No Better Place to Be
PROVO, Utah – Dec 13, 2021 – When Tom Peterson graduated from BYU in 1981, he thought he had already come to fully appreciate the value of his BYU education. What Peterson did not know at the time, however, was how much his love for the school would continue to grow, and that he would eventually return to the university as a professor with 25 years of industry experience. Now, as an associate professor of entrepreneurship at the BYU Marriott School of Business, Peterson shares his unique life lessons with students.
Peterson’s eventual decision to return to BYU as a professor was motivated by his love for the university, which began during his time as an undergraduate studying English. “I loved studying in a gospel setting,” Peterson recalls. “Beyond that, I enjoyed being around my classmates who had highly educated and engaging personalities.” After completing his undergrad, Peterson moved on to the Harvard Business School, where he pursued an MBA.
While he loved his experience at Harvard, Peterson’s time there helped him further appreciate his BYU education. He found that he enjoyed BYU’s balance of secular and religious learning and how students are taught to focus on more than just their classes. “Harvard is a fascinating place, and I value and am grateful for the principles I learned while earning my MBA there,” says Peterson. “However, I found that my core values are more aligned with my faith in the gospel than in any knowledge I might have acquired from a degree.”
After completing his MBA in 1983, Peterson worked for 25 years in real-estate investing, startup-company management, and grassroot entrepreneurship. He was the first CFO for Wyndham Worldwide when the company was a startup with no infrastructure; the global hotel chain now has more than 9,000 properties. After his time with Wyndham, Peterson undertook a variety of financial ventures. He was a real-estate investment banker and also personally invested in several industrial real-estate properties. Additionally, he started, bought, managed, and sold a variety of startup companies.
Peterson’s work in the field taught him valuable life lessons, especially about having the end in mind when beginning a business venture. “I am the poster child for having illiquid minority-ownership interests. I have 2 percent of some companies, 5 percent of others. I wasn’t smart enough as a young person to know how to create an off ramp to arrive at liquidity, so I’m stuck with little slivers of numerous businesses,” he says.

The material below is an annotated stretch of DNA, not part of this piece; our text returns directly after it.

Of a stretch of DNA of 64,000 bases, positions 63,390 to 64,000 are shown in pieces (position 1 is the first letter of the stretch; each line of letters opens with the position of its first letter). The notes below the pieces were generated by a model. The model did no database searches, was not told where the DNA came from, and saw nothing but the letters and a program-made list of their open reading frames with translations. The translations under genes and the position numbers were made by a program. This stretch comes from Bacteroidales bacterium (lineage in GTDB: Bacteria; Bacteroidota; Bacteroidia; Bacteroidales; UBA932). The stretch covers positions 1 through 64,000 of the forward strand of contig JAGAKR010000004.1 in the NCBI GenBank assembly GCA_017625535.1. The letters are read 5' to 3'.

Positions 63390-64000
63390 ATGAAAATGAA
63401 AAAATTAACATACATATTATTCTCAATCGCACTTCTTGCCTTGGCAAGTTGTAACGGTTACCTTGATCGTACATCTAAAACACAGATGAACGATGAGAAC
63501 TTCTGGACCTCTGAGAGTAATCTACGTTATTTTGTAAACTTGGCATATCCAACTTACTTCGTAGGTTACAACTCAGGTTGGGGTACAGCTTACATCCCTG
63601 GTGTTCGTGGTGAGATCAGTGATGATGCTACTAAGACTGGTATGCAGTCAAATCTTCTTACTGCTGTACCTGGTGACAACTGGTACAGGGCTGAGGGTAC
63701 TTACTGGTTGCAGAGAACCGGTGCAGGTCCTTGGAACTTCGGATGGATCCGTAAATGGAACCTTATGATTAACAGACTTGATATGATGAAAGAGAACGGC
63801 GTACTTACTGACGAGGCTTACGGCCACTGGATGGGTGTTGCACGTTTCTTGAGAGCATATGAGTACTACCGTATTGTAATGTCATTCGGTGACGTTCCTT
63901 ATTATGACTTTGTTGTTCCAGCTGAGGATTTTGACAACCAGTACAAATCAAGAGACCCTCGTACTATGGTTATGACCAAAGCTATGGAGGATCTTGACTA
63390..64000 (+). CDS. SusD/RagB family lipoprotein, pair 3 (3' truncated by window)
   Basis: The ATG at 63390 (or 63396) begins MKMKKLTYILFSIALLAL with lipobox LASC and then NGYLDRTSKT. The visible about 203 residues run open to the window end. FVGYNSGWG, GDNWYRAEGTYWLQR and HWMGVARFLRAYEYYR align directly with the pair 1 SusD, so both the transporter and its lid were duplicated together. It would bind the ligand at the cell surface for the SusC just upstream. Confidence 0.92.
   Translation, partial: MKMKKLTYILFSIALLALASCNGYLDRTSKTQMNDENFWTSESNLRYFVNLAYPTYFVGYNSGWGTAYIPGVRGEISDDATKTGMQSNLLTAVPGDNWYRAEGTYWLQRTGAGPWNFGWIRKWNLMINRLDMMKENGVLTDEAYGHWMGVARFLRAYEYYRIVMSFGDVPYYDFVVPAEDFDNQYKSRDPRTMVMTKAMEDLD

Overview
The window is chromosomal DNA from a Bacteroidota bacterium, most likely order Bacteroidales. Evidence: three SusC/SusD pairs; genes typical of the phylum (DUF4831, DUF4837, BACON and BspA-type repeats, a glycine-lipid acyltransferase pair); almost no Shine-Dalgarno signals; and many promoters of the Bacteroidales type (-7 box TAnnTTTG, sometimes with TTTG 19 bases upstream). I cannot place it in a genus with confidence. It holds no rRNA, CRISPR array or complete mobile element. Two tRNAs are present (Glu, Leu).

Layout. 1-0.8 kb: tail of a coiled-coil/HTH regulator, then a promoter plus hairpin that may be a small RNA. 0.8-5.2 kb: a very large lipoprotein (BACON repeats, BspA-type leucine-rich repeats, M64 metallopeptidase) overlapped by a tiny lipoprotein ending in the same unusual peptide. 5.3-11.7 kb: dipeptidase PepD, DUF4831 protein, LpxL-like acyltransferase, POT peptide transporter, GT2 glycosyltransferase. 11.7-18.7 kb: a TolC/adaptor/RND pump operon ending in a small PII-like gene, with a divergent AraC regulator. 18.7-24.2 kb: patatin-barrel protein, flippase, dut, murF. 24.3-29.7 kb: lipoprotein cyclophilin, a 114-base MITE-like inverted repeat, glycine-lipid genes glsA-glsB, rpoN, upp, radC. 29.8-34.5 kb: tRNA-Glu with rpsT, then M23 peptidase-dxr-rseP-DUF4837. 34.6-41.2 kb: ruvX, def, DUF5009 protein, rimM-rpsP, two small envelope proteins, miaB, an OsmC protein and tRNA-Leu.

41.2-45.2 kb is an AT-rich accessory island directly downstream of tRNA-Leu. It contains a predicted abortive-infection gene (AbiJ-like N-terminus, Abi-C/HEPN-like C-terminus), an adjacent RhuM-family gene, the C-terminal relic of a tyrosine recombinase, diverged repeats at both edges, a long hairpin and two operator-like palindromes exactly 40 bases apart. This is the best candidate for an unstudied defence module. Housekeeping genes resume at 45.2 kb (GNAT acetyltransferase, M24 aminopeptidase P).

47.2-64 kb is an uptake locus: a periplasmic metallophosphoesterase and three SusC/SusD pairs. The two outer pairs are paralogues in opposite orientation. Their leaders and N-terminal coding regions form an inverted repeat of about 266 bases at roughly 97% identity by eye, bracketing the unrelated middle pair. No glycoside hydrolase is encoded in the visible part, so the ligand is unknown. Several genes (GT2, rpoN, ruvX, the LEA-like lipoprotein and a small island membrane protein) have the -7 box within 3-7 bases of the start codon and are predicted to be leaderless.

Because Peterson learned some lessons the hard way, he now teaches his entrepreneurship students how to start companies with a plan to sell their businesses when the time is right. This strategy allows students to have more options as business owners, expand their career possibilities, and be rewarded for their efforts.
In addition to teaching his students in the classroom, Peterson tries to connect with them on a personal level. His belief in BYU’s mission of focusing on personal development in addition to educational development motivates him to mentor students who are trying to network and make other important life decisions. “I want to give back in a way that could save students from making the same common mistakes that I made. I hope my efforts can help my students make wiser decisions in their career pursuits,” he says. Peterson helps students determine what business sector to pursue and decide if a startup is a good idea. He also helps students establish connections with others in their fields, furthering their career prospects.
Since beginning his teaching career at BYU Marriott in 2008, Peterson often reflects on his journey back to Provo and knows that there is nowhere else he would rather be. “I wanted to be in a community where I could give back and teach, consult, and mentor students,” he adds. “As soon as I could unplug from my business activities and return to BYU, I did.”
Media Contact: Chad Little (801) 422-1512
Writer: Mike Miller